The National Institute of Allergy and Infectious Diseases (NIAID) released a report Friday that detailed a study of the RTS,S vaccine that is in clinical testing against malaria.
The vaccine candidate targets the circumsporozoite protein (CSP) that the parasite releases as it enters a host, primarily by mosquito bite. There are two areas on the protein that are key components to the infectious activity of the parasite.
Scientists from NIAID and their research partners found that the RTS,S candidate provided limited protection against malaria. Continued research on the CSP and gaining a full understanding of how it functions in an infection would likely allow a more advanced version of the vaccine to be developed with increased potential. In clinical trials the current form of the vaccine showed a 30 to 50 percent protection rate among vaccinated children.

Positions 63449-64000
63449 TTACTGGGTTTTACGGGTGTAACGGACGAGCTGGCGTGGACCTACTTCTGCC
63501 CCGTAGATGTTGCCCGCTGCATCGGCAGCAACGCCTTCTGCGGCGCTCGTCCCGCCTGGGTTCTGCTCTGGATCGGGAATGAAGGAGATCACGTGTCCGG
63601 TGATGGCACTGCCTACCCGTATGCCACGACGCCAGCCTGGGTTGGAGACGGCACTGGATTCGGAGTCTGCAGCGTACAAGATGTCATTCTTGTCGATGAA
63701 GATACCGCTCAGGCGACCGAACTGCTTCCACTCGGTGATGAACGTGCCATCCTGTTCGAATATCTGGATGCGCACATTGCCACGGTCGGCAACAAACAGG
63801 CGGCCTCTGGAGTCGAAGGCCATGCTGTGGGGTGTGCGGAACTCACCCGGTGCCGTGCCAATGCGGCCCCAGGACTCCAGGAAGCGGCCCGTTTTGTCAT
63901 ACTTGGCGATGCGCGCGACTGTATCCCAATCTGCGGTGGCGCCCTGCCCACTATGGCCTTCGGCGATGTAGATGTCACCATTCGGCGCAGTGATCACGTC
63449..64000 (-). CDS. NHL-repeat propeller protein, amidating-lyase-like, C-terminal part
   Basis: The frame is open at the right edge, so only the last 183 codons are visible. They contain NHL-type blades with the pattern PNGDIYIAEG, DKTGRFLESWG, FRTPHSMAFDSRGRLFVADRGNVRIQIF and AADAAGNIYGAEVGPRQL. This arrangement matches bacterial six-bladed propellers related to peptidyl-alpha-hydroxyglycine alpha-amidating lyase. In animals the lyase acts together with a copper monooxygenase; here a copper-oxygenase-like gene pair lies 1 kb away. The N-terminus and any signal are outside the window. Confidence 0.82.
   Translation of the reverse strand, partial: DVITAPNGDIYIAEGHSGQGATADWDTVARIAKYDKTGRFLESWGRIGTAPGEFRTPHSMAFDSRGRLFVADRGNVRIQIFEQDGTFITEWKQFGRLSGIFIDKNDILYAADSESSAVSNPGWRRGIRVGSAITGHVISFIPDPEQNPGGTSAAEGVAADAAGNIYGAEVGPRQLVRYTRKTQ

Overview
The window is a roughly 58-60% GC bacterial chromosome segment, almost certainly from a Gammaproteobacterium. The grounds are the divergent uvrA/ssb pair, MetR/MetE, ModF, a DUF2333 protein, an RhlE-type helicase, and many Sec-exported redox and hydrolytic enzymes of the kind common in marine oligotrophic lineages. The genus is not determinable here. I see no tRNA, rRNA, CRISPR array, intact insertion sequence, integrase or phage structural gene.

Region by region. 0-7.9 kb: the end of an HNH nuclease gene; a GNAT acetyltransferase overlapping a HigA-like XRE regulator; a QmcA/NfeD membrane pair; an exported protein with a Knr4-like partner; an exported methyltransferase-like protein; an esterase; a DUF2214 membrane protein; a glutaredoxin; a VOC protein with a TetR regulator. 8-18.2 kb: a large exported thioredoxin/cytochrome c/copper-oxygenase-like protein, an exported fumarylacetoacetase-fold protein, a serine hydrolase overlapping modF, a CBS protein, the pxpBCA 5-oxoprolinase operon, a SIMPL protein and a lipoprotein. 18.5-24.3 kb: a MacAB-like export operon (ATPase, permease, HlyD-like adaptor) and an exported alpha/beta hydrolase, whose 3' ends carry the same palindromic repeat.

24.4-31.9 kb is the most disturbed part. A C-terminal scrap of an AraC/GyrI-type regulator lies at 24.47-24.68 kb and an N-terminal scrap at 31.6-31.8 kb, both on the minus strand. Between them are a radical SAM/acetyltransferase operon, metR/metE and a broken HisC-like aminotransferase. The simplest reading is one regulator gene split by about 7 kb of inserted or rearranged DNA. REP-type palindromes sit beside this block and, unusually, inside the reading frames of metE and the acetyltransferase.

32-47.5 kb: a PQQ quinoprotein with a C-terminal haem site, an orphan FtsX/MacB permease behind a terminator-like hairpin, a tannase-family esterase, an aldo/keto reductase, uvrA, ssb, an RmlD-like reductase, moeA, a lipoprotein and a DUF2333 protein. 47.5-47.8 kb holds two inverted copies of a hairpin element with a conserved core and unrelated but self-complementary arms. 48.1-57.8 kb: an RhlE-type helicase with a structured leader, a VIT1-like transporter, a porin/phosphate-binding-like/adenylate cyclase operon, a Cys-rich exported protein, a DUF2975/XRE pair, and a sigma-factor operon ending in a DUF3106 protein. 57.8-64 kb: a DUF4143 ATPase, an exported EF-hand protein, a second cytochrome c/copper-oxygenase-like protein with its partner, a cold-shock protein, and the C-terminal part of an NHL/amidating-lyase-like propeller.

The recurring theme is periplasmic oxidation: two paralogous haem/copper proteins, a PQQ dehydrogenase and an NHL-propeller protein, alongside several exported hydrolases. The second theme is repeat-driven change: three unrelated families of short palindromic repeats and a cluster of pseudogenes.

NIAID reports that approximately 40 percent of the global population lives within an area at risk for malaria. NIAID also said that approximately 584,000 people died from the disease in 2013.
The vaccine candidate was approved for use in Africa by European regulatory bodies following trails consisting of approximately 15,000 children and infants in Africa.
Malaria has symptoms consisting of: nausea and vomiting, body aches, fever, chills and sweating. In areas where malaria is not common it can be misidentified as influenza.